Some car accidents that appear minor can cause hidden damage to vehicles. Car owners need to be keen and identify any warning signs that can alert them to this hidden damage before it causes safety and performance problems.
Reduced Battery Performance
Have you noticed any changes in the way your car battery works? Those changes may result from damage to the battery that went unnoticed. For example, the battery may drain quickly when you are using the car radio while the vehicle is stationary. This can be an indicator that the crash jarred the battery and caused some of the plates inside the battery to break. Alternatively, the sediment within the battery could have been dislodged and it coated the battery's plates. Consequently, the battery may be unable to provide ample electricity to the different vehicle systems due to the reduced surface area for chemical reactions.
Check Engine Light
Hidden damage can also be brought to light some days after a supposedly minor accident. The check engine light may begin flashing on the instrument panel in your car. That light may be drawing your attention to damage to the emissions control system or engine defects sustained during the impact.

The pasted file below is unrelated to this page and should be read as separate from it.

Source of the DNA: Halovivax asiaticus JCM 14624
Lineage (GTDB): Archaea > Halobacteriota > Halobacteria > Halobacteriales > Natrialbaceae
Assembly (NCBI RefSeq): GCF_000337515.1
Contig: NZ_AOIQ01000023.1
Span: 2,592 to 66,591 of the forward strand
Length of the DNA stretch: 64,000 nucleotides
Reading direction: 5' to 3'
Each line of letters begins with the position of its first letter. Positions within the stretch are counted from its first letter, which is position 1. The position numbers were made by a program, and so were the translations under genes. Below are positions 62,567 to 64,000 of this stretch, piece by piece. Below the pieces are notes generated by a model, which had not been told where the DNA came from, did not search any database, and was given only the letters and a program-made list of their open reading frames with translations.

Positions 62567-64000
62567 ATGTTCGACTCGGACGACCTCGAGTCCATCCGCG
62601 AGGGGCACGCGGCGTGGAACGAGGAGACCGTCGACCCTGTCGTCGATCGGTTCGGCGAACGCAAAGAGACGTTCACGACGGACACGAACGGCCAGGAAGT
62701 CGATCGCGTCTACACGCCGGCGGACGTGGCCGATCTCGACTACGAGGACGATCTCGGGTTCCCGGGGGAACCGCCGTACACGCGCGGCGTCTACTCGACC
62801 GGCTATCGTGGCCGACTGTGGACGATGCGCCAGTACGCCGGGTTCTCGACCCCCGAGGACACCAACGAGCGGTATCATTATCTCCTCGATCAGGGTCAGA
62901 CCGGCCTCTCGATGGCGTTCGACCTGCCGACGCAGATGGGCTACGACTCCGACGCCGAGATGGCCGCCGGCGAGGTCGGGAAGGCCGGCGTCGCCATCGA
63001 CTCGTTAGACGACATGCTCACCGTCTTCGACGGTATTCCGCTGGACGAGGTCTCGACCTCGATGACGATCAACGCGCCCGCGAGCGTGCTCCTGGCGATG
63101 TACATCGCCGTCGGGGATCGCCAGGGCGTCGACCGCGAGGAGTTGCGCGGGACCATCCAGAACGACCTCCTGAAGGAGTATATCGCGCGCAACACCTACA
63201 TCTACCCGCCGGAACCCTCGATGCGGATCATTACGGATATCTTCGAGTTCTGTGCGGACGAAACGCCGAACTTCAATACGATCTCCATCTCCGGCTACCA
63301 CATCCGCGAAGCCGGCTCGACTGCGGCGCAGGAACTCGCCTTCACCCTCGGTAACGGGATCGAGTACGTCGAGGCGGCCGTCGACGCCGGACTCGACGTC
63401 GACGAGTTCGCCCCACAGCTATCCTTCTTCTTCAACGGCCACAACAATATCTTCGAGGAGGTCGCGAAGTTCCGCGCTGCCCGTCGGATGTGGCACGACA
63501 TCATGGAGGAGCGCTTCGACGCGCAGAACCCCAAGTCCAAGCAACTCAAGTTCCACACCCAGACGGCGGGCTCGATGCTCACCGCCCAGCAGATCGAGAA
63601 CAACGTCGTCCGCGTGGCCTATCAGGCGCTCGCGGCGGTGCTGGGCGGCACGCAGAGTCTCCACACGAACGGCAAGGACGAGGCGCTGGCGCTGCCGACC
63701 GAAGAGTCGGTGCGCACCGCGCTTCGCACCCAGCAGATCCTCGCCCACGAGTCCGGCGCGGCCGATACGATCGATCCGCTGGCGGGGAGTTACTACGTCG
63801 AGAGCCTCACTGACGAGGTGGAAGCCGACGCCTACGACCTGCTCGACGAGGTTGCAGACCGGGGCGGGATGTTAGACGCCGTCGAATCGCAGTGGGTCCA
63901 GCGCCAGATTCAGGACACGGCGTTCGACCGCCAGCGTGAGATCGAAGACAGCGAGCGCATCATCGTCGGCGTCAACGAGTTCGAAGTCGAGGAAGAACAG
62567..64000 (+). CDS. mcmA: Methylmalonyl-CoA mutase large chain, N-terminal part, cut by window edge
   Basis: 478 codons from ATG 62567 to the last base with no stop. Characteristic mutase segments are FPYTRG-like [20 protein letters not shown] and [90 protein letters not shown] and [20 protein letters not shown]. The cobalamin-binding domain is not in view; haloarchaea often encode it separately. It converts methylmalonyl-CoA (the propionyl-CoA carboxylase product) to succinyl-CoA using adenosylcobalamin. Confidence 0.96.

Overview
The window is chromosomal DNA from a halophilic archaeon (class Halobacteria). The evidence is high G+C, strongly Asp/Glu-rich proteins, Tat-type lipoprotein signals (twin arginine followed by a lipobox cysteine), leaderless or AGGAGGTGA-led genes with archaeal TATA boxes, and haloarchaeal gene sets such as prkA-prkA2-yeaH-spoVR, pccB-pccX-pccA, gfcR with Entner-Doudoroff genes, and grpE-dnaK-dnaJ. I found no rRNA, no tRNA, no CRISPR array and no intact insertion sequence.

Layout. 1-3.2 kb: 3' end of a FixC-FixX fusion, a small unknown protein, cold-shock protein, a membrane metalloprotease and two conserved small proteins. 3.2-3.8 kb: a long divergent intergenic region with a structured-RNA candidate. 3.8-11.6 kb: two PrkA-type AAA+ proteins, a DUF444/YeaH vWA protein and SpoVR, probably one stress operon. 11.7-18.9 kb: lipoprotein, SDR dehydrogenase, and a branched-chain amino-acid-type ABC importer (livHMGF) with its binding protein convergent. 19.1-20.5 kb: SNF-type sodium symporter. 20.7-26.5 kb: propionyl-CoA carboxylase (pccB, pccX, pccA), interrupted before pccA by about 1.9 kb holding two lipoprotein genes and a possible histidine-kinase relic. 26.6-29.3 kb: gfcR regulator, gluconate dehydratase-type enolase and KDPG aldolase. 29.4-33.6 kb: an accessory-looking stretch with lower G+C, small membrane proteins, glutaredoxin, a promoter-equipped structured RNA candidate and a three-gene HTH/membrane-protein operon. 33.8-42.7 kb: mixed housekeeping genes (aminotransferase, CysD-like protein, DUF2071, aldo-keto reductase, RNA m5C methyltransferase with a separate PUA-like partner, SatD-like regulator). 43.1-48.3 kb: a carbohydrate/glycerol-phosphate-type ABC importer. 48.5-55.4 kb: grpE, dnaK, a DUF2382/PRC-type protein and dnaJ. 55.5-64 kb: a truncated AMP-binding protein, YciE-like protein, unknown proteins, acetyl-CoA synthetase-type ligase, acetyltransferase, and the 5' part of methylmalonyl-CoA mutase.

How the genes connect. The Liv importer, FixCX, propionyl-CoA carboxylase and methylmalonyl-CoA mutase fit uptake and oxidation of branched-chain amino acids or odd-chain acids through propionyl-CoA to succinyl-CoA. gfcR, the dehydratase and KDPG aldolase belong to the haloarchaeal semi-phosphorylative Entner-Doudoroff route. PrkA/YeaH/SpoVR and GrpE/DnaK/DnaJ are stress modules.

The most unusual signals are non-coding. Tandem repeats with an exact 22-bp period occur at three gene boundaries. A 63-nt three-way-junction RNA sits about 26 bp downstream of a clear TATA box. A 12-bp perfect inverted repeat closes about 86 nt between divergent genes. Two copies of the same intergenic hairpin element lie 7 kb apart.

Leaks can also signal that your vehicle sustained more damage than you had initially thought. For example, coolant may leak in case a tiny crack developed on the radiator or coolant hose during the accident. Engine oil, transmission fluid and air conditioning refrigerant can also leak in the aftermath of a car accident. You can identify these leaks by examining the engine bay and the ground beneath your car after parking it for several hours.
Uneven Tyre Wear
Uneven tyre wear can point to car alignment issues that may be traced to the accident that you were involved in. Alignment problems may be confirmed in case your vehicle is exhibiting other drivability problems, such as when the car pulls to one side as you brake. Such drivability problems need to be sorted quickly because they can trigger worse problems in the associated systems of the car, such as the suspension system components.
You should never regard any accident as minor until your vehicle has been inspected by a professional and no defects have been found. Even then, be observant and notice any changes that may occur in the normal behaviour of your car in the weeks after the accident. Some defects don't show up immediately, so your vigilance can identify them as soon as they reveal themselves. Talk to your insurance company about these repairs.